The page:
The mine is nothing less in fact than the concrete model of the conceptual world which was built up by the physicist of the seventeenth century.
There is a passage in Francis Bacon that makes one believe that the alchemists had perhaps a glimpse of this fact. He says: "If then it be true that Democritus said, That the truth of nature lieth hid in certain deep mines and caves, and if it be true likewise that the alchemists do so much inculcate, that Vulcan is a second nature, and imitateth that dexterously and compendiously, which nature worketh by ambages and length of time, it were good to divide natural philosophy into the mine and the furnace: and to make two professions or occupations of natural philosophers, some to be pioneers and some smiths; some to dig, and some to refine and hammer."

The practices of the mine do not remain below the ground: they affect the miner himself, and they alter the surface of the earth.
Whatever could be said in defense of the art was said with great pith and good sense by Dr. Georg Bauer (Agricola), the German physician and scientist who wrote various compendious treatises on
geology and mining at the beginning of the sixteenth century. ...his book De Re Metallica remains to this day a classic text, like Vitruvius on Architecture.
First as to the miner himself: "The critics," says Dr. Bauer, "say further that mining is a perilous occupation to pursue because the miners are sometimes killed by the pestilential air which they breathe; sometimes their lungs rot away; sometimes the men perish by being crushed in masses of rock; sometimes falling from ladders into the shafts, they break their arms, legs, or necks... ."

Let Dr. Bauer again be our witness. "Besides this the strongest argument of the detractors is that the fields are devastated by mining operations, for which reason formerly Italians were warned by law that on one should dig the earth for metals and so injure their very fertile fields, their vineyards, and their olive groves.


Chapter III. The Eotechnic Phase

2. The Technological Complex

3. New Sources of Power

4. Trunk, Plank, and Spar

5. Through a Glass, Brightly

Far more significant for civilization and culture than progress in the metallurgical arts up to the eighteenth century was the great advance in glass-making.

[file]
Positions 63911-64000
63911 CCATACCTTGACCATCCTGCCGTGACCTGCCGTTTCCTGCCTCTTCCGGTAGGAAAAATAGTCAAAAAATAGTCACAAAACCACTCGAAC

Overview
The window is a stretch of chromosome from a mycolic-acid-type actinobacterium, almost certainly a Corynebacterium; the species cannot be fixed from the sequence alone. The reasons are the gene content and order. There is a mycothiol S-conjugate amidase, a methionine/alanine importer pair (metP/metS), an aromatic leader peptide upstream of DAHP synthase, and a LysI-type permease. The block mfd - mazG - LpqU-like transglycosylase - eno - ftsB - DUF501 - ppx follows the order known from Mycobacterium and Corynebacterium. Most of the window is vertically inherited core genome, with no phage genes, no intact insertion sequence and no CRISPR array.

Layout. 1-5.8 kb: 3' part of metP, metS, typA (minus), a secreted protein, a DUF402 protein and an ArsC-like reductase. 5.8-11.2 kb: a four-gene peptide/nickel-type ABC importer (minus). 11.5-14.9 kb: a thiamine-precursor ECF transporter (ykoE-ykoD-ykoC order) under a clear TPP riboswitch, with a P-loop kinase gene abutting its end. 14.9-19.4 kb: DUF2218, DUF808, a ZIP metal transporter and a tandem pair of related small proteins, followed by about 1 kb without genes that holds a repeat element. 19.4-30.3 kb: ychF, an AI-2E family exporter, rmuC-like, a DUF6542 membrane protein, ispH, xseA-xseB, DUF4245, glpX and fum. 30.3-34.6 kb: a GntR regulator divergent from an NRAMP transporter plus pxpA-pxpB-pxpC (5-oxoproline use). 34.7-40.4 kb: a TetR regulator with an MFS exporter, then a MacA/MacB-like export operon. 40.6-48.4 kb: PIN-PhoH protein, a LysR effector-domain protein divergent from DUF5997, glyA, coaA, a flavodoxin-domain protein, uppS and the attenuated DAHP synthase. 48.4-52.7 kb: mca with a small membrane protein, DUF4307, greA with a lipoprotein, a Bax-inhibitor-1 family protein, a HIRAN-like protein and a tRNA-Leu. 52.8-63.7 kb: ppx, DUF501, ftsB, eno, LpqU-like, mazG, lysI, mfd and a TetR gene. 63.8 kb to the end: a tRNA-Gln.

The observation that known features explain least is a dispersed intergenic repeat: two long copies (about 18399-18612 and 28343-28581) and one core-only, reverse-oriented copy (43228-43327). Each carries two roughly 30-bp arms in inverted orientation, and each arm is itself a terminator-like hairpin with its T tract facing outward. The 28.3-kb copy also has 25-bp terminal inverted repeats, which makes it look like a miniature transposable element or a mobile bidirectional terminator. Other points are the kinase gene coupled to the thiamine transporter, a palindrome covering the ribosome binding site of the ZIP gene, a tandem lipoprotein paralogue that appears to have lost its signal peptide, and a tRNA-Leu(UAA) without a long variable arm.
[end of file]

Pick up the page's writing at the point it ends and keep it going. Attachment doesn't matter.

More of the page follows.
Glass itself was a very ancient discovery... . ...openings for glass windows were found in the excavation of Pompeian houses. In the early Middle Ages, glass furnaces began to come back, first in the wooded districts near the monastaries, then near the cities: glass was used for holding liquids and for making the windows of public buildings. ...by the twelfth century glass of intense color was made, and the use of these glasses in the windows of the new churches, admitting light, modifying it, transforming it, gave them a sombre brilliance that the most ornate carving and gold of the baroque churches only feebly rival.
By the thirteenth century the famous glass works at Marano, near Venice, had been founded... . ...by 1373 there was a guild of glassmakers in Nurnberg... .

The development of glass changed the aspect of indoor life, particularly in regions with long winters and cloudy days. [...] ...high cost restricted glass to public buildings, but step by step it made its way into the private dwelling: Aeneas Sylvius de Piccolomini found in 1448 that half the houses in Wien had glass windows, and toward the end of the sixteenth century glass assumed in the design and construction of the dwelling house a place it had never had in any previous architecture. A parallel development went on in agriculture. [...] Hothouses, which used lapis specularis, a species of mica, instead of glass, were used by the Emperor Tiberius: but the glass hothouse was probably an eotechnic invention. It lengthened the growing period of Northern Europe, increased, so to say, the climatic range of a region... .

To have light in the dwelling house or the hothouse without being subject to cold or rain or snow, was the great contribution to the regularity of domestic living... . This substitution of the window for the wooden shutter... was not fairly complete until the end of the seventeenth century... . As early as 1300 pure colorless glass was made in Maurano... . In losing color and ceasing to serve as picture-- the function it had occupied in medieval church decoration-- and in letting in, instead, the forms and colors of the outside world, glass served also as a symbol of the double process of naturalism and abstraction which had begun to characterize the thought of Europe. More than that: it furthered this process. Glass helped put the world in a frame:... it focussed attention on a sharply defined field-- namely, that which was bounded by the frame.

Cont. p. 126

6. Glass and the Ego

Chapter VI. Compensations and Reversions

1. Summary of Social Reactions

Each of the three phases of machine civilization has left its deposits in society. [...] It is the sum total of these phases, confused, jumbled, contradictory, cancelling out as well as adding to their forces that constitutes our present mechanical civilization.

Despite the long period of cultural preparation, the machine encountered inertia and resistance: in general, the Catholic countries were slower to accept it than were the Protestant countries... . Modes of life essentially hostile to the machine have remained in existence... . [...] Many social adjustments have resulted from the machine which were far from the minds of the original philosophers of industrialism.

Any just appreciation of the machine's contribution to civilization must reckon with these resistances and compensations.

2. The Mechanical Routine